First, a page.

Lately I have been feeling rather blase about fashion. I’m slightly bored. There doesn’t seem to be anything terribly new and trends are recycling faster than I can keep up. Mind you, I will buy a trendy item to pair with my designer duds at Zara in a New York minute. Yesterday I came across an interesting article in the NY Post which looked into the new book (which I need to get STAT) Overdressed: The Shockingly High Cost of Cheap Fashion, by Elizabeth Cline. In it, she takes an investigative reporter’s tour of the global fashion business and finds most of us have abandoned high-quality apparel in favor of mass quantities of cheap clothing that’s as disposable as a Wendy’s Frosty cup.
While our grandparents bought quality items to last and knew how to mend, skills such as sewing have been lost on this generation. Global “fast fashion,” empires have risen, forcing local department stores into oblivion. We own many more items of clothing than even our parents, yet families in America spend only, on average, $1,700 a year on apparel. “It’s the smallest percentage of our incomes ever dedicated to clothes,” Cline writes. “Our money has never gone further.”
Sadly Cline finds a domestic garment industry in decline, a prospering Chinese export industry and a ton of industrial waste and ecological damage associated with our mass consumption. We may assume that our used clothing will reach a person in need, yet in reality much of it becomes trash!
Alan Ng, who runs a Brooklyn-based garment factory, explains our addiction: “The most general consumer would rather buy cheap stuff because they don’t want their clothes next season. They will spend $20, so they can buy 60 or 100 pieces, but they will not spend $150 and buy fewer pieces. It’s very wasteful.” The author herself was shocked to find that after cataloging her own closet and drawers, she owned a shocking 354 pieces of clothing! I bet many of us can say the same thing (I know I can!).
Seasonal trends that once drove department-store cash registers four times a year have been replaced by two-week product cycles. Trends barely arrive before they’re gone in favor of something else — promoting a get-it-now-or-its-gone buyer frenzy. Our we really getting a value when this crap falls apart after three washings?
The pace of fashion trends is now so blazing fast, it’s getting harder for any trend to get traction. Cline and her friends weren’t able to define a trend that would characterize the decade between 2000 and 2010. They were easily able to describe the ’80s, which were closely associated with “neon, Hammer pants, power dressing, poofy party dresses,” and the ’90s, “grunge, floral prints, combat boots and midriffs.” Aha! Maybe that is why I am so over it. Maybe the biggest trend of the 2000s were the trends themselves! “Too many to count, changing ever-faster, challenging us to keep up.”
“The net effect,” Cline writes, “we’re buying so much clothing that world fiber use has risen from 10 million tons in 1950 to 82 million tons today.” She then explains how retailers are able to make clothing at such low prices. It’s down to cheap fabrics, high volume and designers who are left to figure out how to produce lines at less than cost.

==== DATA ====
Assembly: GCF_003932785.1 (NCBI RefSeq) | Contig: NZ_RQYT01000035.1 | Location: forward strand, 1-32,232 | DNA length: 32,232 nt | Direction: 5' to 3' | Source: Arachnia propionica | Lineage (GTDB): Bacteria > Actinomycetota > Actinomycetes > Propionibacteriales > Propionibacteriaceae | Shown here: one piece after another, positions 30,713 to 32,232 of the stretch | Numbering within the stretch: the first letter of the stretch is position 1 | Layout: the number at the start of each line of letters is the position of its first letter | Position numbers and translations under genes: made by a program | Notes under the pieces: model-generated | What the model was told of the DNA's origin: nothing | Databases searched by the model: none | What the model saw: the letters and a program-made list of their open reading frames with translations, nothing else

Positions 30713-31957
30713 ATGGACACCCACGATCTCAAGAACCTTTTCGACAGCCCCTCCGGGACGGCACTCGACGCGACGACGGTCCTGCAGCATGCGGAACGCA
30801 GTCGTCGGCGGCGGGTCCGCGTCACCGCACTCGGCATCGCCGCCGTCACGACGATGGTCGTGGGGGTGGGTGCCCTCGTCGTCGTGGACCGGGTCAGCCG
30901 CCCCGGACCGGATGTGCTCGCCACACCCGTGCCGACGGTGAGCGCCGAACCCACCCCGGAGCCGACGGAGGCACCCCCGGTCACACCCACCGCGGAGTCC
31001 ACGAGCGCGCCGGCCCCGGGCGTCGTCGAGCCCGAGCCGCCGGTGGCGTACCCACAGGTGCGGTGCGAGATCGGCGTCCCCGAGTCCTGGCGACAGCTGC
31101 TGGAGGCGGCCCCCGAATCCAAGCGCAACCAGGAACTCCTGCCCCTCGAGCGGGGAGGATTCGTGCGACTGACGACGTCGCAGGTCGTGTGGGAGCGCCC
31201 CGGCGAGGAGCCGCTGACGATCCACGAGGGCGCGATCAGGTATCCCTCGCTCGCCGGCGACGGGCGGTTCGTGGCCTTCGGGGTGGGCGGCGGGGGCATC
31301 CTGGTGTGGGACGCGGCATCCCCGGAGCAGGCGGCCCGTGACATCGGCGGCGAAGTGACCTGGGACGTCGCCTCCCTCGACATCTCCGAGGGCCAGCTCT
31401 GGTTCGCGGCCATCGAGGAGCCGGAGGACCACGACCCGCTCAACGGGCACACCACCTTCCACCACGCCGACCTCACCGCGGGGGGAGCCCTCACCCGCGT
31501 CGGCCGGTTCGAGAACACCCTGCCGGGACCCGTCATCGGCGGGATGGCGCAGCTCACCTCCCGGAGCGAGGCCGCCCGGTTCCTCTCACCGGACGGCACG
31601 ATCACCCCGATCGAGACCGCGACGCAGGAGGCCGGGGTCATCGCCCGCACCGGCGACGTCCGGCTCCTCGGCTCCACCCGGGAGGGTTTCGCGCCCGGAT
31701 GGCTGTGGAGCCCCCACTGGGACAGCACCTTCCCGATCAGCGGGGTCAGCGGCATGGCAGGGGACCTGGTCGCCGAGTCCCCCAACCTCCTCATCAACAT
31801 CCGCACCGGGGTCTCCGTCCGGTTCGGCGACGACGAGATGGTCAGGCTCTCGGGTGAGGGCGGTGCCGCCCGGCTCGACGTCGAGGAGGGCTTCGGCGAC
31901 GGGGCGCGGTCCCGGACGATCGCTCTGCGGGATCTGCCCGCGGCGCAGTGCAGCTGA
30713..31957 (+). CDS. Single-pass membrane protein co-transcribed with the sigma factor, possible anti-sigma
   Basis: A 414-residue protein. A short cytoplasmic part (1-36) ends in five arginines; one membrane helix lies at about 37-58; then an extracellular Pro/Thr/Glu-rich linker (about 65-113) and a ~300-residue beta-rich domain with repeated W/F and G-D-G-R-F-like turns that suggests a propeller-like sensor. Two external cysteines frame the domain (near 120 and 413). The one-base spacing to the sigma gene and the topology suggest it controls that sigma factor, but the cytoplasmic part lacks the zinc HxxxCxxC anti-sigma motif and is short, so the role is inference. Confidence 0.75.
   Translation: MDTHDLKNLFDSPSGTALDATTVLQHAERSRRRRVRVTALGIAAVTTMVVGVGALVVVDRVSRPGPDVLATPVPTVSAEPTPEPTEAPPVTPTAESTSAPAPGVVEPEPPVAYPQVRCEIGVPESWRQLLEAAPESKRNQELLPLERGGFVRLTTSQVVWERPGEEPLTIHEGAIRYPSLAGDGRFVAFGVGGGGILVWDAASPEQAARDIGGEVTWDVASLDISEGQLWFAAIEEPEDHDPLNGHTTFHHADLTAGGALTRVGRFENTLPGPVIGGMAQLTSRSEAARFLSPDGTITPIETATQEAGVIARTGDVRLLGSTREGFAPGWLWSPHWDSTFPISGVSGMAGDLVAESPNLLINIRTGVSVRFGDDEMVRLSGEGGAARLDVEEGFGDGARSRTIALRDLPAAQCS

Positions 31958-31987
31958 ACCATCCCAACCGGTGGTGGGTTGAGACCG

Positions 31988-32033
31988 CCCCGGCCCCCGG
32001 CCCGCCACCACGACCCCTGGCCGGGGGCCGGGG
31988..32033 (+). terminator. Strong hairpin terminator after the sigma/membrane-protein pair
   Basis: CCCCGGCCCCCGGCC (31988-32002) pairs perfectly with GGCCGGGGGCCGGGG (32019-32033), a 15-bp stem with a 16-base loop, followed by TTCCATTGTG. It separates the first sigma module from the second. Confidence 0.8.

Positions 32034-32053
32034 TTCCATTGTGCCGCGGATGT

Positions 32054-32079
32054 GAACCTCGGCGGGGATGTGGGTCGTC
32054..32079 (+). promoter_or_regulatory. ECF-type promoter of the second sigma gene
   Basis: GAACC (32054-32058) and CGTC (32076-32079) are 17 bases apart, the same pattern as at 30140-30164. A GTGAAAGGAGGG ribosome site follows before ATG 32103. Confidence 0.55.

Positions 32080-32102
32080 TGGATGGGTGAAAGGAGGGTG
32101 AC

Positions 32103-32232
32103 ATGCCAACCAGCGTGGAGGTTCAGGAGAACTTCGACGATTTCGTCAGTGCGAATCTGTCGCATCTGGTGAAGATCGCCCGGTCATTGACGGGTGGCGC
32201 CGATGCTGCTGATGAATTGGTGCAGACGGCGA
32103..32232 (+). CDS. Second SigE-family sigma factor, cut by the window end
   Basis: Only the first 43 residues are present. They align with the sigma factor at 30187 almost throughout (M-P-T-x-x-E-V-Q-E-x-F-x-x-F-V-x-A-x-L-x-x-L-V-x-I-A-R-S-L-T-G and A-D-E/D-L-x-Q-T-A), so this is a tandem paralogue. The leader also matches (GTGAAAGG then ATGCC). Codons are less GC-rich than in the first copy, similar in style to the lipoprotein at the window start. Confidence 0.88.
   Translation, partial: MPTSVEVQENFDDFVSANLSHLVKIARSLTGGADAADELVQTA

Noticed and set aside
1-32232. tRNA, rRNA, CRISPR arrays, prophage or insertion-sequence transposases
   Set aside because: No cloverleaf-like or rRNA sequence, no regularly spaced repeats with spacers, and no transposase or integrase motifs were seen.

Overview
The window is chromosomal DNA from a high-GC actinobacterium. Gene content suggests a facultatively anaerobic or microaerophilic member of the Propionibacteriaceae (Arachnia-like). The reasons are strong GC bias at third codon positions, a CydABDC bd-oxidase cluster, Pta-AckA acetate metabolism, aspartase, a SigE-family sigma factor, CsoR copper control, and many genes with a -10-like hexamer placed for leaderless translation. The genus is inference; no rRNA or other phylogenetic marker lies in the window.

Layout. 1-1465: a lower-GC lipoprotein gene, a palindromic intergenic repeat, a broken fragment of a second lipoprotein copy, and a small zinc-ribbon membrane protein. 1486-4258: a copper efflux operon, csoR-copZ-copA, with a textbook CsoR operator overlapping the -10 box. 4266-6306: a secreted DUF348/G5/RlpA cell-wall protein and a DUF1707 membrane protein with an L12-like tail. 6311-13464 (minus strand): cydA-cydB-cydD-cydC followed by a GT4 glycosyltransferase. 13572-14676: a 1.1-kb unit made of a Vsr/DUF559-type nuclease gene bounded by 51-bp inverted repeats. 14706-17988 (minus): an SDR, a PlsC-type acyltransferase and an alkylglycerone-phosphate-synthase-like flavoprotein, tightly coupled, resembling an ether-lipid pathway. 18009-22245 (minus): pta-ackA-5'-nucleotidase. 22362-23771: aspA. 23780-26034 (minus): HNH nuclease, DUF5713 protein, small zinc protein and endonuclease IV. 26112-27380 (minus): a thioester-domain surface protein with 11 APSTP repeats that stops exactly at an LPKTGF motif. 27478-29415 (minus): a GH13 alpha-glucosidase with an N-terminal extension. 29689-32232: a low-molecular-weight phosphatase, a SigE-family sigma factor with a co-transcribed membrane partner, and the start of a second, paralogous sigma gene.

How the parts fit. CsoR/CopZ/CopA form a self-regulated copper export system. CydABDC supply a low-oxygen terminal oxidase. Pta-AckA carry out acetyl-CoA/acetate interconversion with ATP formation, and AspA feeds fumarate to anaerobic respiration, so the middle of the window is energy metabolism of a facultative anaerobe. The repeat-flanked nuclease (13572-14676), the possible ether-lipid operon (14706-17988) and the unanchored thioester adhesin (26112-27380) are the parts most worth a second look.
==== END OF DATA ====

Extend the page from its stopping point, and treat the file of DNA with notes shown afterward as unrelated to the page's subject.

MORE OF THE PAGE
Chains are able to sell clothing so cheaply because of their high volume. They bulk buy and push us to buy frequently so they can keep the prices low. “Fast fashion’s profitability resides in the same place as its appeal — in selling a relentless and unsustainable ocean of new clothes week after week,” Cline writes.
You can blame Forever 21. The chain, founded in 1984 by South Korean-born couple Do Won Chang and Jin Sook Chang, is a trailblazer fast fashion. Forever 21 picks up hot trends faster than anyone else (mainly by copying runway looks within days) and has been frequently sued unsuccessfully for copyright infringement. That’s because US copyright law does not protect fashion design, only fabric prints and jewelry (that’s a whole other problem/issue).
Cheap fabric is another reason stores can offer cut-price clothing. Polyester is now the world’s dominant fiber. How scary is that? I remember a time when we turned our noses up at polyester…now we pay hundreds for it’s synthetic relatives. Much of the fabric from our cheap-clothing addiction is turned into rags in its afterlife because the quality is so poor.
While fast-fashion proponents (mostly tweens and twenty-somethings) might argue they’re democratizing fashion, Cline travels to China and witnesses what havoc we are wreaking. Guandong’s Pearl River has turned red and indigo from runoff from dyeing plants. Since so many fabrics are blended, meanwhile, they’re not recyclable.
Chanel-toting Chinese business executives are making a fortune with their deals with Western chains on the backs of millions of low-cost workers and the wages are lost in the US. While New York “is the undisputed fashion hub,” we barely make anything anymore, Cline writes. How can New York’s fashion industry survive against an impossible torrent of cheap foreign labor?
Video may have killed the video star, but fast fashion may have killed the fashion industry.
Read more: Crimes of Fashion
– Lauren Dimet Waters
Source: NY Post
Image: Second City StyleSee the Top Ten Summer 2016 Trends for Women Over 40
Tags: buying cheap fashion, buying inexpensive fashion, Changing The Landscape Of Fashion, Elizabeth Cline, fast fashion, H&M Collabortation, H&M Fashion, Overdressed: The Shockingly High Cost of Cheap Fashion, Target Collaboration, Target Fashion, Zara Fashion